On January 21, 2019, California senator Kamala Devi Harris, 54, declared her long-awaited bid for the 2020 presidential race on ABC’s ‘Good Morning America.’
Senator Harris – whose parents were immigrants from Jamaica and India – is a woman of many firsts. She is the first Indian-American woman in the US Senate. Not only is she the sole black woman in the Senate, but she is also the only South Asian. Harris was the first California attorney general with African American or South Asian ancestry.
But Harris doesn’t believe in being just the first.
“You may be the first to do many things, but make sure you are not the last,” Harris writes in her recent memoir The Truths We Hold: An American Journey, which she said was a crucial lesson she learnt from her Tamilian mother Shyamala Gopalan Harris. It is to her mother that senator Harris credits her desire to run for president.
I was raised by a mother who taught us that if you see a problem, you don’t complain about it. You do something about it. That’s why I’m running for president. We have to stand up and fight for our American values.
— Kamala Harris (@KamalaHarris) January 24, 2019
Shyamala Gopalan, the daughter of Indian freedom fighter P.V. Gopalan, left Tamil Nadu at the age of 19 to pursue endocrinology at Berkeley. This is where she met Donald Harris and joined the civil rights movement. Kamala’s parents got a divorce when she was seven and she and her sister were raised by their single mother.
In her memoir, Harris writes, “there is no title or honor on earth I’ll treasure more than to say I am Shyamala Gopalan Harris’s daughter. That is the truth I hold dearest of all.” Harris adds that her mother instilled in her that she should fight “systems in a way that causes them to be fairer, and don’t be limited by what has always been.”
Harris’s book details how her own experiences, particularly her upbringing by her single mother, have influenced her policymaking and political career. For instance, it was her mother’s struggle with cancer that pushed Harris to shine a light on the greater healthcare crisis in the US.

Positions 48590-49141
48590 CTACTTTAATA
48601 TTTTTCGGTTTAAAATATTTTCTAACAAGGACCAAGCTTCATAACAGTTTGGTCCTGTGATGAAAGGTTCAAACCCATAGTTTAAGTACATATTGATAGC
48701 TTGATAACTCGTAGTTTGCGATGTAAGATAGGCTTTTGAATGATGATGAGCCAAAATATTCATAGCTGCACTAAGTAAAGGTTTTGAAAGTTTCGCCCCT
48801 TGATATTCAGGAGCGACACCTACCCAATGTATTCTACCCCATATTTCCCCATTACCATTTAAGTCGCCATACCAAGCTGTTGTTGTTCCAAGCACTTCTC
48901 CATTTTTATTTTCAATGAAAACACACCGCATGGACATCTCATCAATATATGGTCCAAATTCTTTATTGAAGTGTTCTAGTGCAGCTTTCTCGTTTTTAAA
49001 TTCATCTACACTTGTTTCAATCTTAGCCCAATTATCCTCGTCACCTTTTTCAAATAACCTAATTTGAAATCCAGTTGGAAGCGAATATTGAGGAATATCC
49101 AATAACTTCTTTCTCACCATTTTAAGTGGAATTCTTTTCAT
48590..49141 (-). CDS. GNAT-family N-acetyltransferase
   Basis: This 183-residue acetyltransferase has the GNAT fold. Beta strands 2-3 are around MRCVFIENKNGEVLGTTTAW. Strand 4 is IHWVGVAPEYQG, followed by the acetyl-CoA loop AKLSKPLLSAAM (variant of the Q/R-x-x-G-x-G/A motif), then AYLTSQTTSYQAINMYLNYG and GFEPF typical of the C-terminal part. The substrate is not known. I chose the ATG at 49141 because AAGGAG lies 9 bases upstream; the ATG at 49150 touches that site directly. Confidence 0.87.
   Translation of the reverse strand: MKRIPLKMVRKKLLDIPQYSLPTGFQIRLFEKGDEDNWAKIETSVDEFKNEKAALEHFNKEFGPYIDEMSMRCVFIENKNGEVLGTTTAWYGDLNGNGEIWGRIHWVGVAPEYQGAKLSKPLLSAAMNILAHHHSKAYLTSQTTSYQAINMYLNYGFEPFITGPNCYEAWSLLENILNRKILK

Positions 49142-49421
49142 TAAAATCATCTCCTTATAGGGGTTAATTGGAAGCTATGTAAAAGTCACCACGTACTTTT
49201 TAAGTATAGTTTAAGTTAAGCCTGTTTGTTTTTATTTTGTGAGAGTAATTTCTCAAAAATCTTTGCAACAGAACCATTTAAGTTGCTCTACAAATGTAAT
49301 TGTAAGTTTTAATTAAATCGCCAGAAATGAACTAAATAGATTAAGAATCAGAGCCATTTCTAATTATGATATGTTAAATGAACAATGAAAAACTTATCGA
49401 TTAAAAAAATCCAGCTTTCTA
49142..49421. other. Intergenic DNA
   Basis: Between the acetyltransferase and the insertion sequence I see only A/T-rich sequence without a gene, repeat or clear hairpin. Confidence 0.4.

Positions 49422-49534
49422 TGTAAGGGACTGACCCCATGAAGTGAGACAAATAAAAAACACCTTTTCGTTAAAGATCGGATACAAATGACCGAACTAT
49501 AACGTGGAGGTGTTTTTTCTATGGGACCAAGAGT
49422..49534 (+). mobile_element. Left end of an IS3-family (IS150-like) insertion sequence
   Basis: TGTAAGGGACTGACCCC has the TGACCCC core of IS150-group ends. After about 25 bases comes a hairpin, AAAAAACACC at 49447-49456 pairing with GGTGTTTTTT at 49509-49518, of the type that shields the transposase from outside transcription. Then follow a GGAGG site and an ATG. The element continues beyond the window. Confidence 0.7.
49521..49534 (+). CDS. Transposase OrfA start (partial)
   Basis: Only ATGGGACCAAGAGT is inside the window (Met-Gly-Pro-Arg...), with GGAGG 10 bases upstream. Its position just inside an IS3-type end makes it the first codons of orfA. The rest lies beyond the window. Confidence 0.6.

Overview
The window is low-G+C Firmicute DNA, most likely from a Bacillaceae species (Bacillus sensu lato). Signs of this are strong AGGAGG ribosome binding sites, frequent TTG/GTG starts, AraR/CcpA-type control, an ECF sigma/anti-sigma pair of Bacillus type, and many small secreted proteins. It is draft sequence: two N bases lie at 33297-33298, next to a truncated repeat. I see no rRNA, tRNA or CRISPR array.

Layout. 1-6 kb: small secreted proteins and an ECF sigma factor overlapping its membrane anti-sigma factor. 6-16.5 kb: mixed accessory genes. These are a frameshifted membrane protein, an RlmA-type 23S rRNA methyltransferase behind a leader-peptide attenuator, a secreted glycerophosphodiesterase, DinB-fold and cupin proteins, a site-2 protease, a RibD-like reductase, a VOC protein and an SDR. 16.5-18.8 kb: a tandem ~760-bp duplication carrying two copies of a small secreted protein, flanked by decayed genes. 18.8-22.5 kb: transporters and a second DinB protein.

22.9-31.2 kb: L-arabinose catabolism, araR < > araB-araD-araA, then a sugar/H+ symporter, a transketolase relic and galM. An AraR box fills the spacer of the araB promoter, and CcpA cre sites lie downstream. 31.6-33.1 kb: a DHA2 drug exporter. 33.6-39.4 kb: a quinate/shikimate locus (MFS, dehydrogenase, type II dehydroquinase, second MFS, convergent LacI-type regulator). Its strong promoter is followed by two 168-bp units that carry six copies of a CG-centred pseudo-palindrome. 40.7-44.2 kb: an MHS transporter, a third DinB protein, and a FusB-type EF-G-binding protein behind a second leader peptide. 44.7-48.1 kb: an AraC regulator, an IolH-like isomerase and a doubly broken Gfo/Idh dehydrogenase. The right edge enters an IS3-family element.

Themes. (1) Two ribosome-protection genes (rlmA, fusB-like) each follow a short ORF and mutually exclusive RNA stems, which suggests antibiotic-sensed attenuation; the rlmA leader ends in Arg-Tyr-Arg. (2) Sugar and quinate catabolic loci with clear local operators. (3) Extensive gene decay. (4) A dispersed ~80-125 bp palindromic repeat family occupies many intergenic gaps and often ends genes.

“As I continue the battle for a better healthcare system, I do so in her name,” Harris wrote in a New York Times op-ed last month.
As a senator, she has advocated for and signed on numerous progressive policies, like Medicare-for-all, reforming the Immigration and Customs Enforcement Agency and legalising marijuana. She rose to prominence among liberal activists and netizens with her sharp questioning during Senate hearings of Trump appointees like the Supreme Court nominee Brett Kavanaugh, US secretary of Homeland Security Kirstjen Nielsen and former Attorney General Jeff Sessions.
Senator Harris has also been an early and outspoken critic of President Trump, most recently calling his wall on the Mexican border his “vanity project.”
Harris refuses to focus on just one particular issue this early in the campaign, just like the voters who do not live their lives “through the lens of one issue.”
“On the issue of climate change: Every parent wants to know that their child can drink clean water and breathe clean air. And that same parent wants to know that they’re able to bring home enough money with one job to pay their bills and pay their rent and put food on the table, instead of having to work two or three jobs,” said Harris at a press conference she held at her alma mater Howard University after her announcement.